Two Indigenous women are biking almost 20,000 kilometres across North America to raise awareness about missing and murdered Indigenous women.
“I knew in my heart I had to bike,” said Joan Jack.
Jack, along with her companion Charmaine Willier-Larsen started the journey in Winnipeg more than 40 days ago.
“This ride is saying I have been victimized, but I am not a victim,” Jack said in an Al Jazeera video posted on their Facebook page.
Estimates on the number of Indigenous women missing or murdered vary over the past few decades, but the number could be upwards of 4,000.
|On each ribbon is a missing or murdered Indigenous woman. Jack and Willier-Larsen estimate they have over 60 ribbons, given to them by people missing a loved one. (Liam Harrap/Revelstoke Review)|
“If 4,000 white women had gone missing, we would have called in the army,” said Jack. She works as a barrister and solicitor in Winnipeg.
“I don’t know why we don’t live in a world where everyone matters.”
The two have ridden through Ottawa, New York, Atlanta, San Diego and Vancouver, in a large circle, similar to a medicine wheel.
“We do everything in circles. Teepees in a circle, the sun is in a circle. Our whole life is in a circle,” said Willier-Larsen in the Al Jazeera video.
The two will continue riding back to Winnipeg to finish the circle.
“It’s very important that we close the circle, that there are no gaps. So to empower and keep the energy in the circle,” continued Willier-Larsen.
|Estimates vary, but there could be more than 4,000 murdered or missing Indigenous women in Canada over the past few decades. (Liam Harrap/Revelstoke Review)|
After more than three years, an inquiry into missing and murdered Indigenous woman issued it’s final report to the Canadian government in June, which included many recommendations and 231 calls to action for governments, police, and the Canadian public. The persistent pattern of abuses against Indigenous women, girls, two-spirited people and LGBTQ individuals, can only be described as genocide the report concluded.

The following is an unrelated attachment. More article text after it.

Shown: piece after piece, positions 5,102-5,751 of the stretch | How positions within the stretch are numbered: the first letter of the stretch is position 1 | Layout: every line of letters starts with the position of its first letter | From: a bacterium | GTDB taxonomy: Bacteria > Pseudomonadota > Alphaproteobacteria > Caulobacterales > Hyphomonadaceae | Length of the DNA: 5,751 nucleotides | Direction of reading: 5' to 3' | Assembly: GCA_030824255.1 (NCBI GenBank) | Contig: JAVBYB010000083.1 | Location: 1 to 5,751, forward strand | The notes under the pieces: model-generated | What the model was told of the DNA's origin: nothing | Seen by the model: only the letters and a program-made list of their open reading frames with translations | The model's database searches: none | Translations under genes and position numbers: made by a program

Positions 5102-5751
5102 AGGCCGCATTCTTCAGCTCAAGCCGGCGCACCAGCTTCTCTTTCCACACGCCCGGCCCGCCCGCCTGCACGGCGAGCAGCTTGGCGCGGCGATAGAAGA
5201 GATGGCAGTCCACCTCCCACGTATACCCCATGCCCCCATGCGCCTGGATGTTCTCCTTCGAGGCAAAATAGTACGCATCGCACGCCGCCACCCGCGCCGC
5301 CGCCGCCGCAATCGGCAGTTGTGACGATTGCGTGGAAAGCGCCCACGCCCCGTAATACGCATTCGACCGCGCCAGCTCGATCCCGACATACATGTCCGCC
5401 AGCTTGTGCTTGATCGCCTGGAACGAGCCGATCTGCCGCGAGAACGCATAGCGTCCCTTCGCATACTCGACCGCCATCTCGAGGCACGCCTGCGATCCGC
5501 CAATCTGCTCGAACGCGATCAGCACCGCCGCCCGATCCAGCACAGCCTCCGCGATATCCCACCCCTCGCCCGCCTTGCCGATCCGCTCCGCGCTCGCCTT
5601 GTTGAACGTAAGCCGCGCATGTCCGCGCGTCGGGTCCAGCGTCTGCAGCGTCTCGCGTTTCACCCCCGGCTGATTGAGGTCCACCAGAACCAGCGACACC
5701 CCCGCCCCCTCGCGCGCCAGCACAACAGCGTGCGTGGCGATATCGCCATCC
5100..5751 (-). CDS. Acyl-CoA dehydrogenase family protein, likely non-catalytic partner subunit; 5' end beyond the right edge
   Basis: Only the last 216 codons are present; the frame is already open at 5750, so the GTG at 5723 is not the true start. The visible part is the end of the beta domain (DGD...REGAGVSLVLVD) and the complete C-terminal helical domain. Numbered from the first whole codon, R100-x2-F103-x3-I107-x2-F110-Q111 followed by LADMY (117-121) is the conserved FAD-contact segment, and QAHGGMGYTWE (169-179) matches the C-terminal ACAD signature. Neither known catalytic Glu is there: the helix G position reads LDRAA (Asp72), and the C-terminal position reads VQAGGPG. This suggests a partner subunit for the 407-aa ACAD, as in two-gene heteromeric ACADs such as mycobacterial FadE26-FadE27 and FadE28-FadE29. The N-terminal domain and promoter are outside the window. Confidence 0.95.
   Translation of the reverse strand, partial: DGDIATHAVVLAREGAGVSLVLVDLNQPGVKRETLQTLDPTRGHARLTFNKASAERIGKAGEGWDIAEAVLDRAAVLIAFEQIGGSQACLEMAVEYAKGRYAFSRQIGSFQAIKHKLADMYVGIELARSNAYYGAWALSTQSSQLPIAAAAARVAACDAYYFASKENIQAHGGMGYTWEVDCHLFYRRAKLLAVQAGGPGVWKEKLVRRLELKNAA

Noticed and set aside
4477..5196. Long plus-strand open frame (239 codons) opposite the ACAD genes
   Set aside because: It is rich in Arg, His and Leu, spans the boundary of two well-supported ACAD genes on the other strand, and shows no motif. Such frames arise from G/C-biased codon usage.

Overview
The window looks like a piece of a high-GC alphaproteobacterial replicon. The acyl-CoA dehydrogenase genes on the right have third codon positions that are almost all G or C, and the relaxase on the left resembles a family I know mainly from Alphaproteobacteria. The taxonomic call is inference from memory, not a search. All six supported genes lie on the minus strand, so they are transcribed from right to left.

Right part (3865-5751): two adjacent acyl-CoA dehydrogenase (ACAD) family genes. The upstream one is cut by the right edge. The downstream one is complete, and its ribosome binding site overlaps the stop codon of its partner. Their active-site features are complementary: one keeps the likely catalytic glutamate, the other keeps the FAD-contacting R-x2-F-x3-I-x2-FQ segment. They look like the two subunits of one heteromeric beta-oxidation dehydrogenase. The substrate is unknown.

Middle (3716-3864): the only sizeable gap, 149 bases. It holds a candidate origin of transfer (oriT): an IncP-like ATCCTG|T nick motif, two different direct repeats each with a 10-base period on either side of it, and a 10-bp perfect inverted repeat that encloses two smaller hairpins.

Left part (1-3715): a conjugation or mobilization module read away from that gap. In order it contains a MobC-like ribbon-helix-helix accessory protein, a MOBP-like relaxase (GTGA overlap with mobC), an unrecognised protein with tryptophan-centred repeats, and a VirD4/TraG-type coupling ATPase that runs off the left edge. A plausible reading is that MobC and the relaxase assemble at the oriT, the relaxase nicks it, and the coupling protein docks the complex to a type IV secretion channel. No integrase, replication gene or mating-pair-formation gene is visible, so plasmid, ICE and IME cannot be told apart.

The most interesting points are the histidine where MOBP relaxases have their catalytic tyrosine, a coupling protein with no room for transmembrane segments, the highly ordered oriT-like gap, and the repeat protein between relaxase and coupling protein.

The inquiry found that Indigenous women and girls are 12 times more likely to be murdered or go missing than any other demographic group in Canada. They are also 16 times more likely to be slain or to disappear than white women.
“We want to empower young girls and give them the tools to not become a missing and murdered girl,” said Willier-Larsen.
Jack added that most non-indigenous women are murdered by people they know, compared to Indigenous women who are slain by people they don’t.
Behind their bikes a trail of red ribbons flap. On each is a name, given to them by someone missing a loved one. As they ride, ribbons break free, fluttering in the breeze.
“Their spirit becomes free,” Willier-Larsen said.
|Gwen Mitchells (left) from Edmonton, Alberta met her cousin Willier-Larsen at the Big Eddy pub yesterday. (Liam Harrap/Revelstoke Review)|
Gwen Mitchell lives in Edmonton, Alberta and is Willier-Larsen cousin. She met the bikers yesterday at Big Eddy Pub.
Willier-Larsen has another frayed ribbon tied in her hair. This ribbon is to commemorate Mitchell’s grandma, who went missing many years ago. She was later found dead, a victim of colonization and residential schools said Willier-Larsen.
Mitchel points to the ribbon and notes the fraying strings.
“Grandma is getting shorter.”
The two cousins laugh.
Jack and Willier-Larsen aim to finish their ride by mid-July.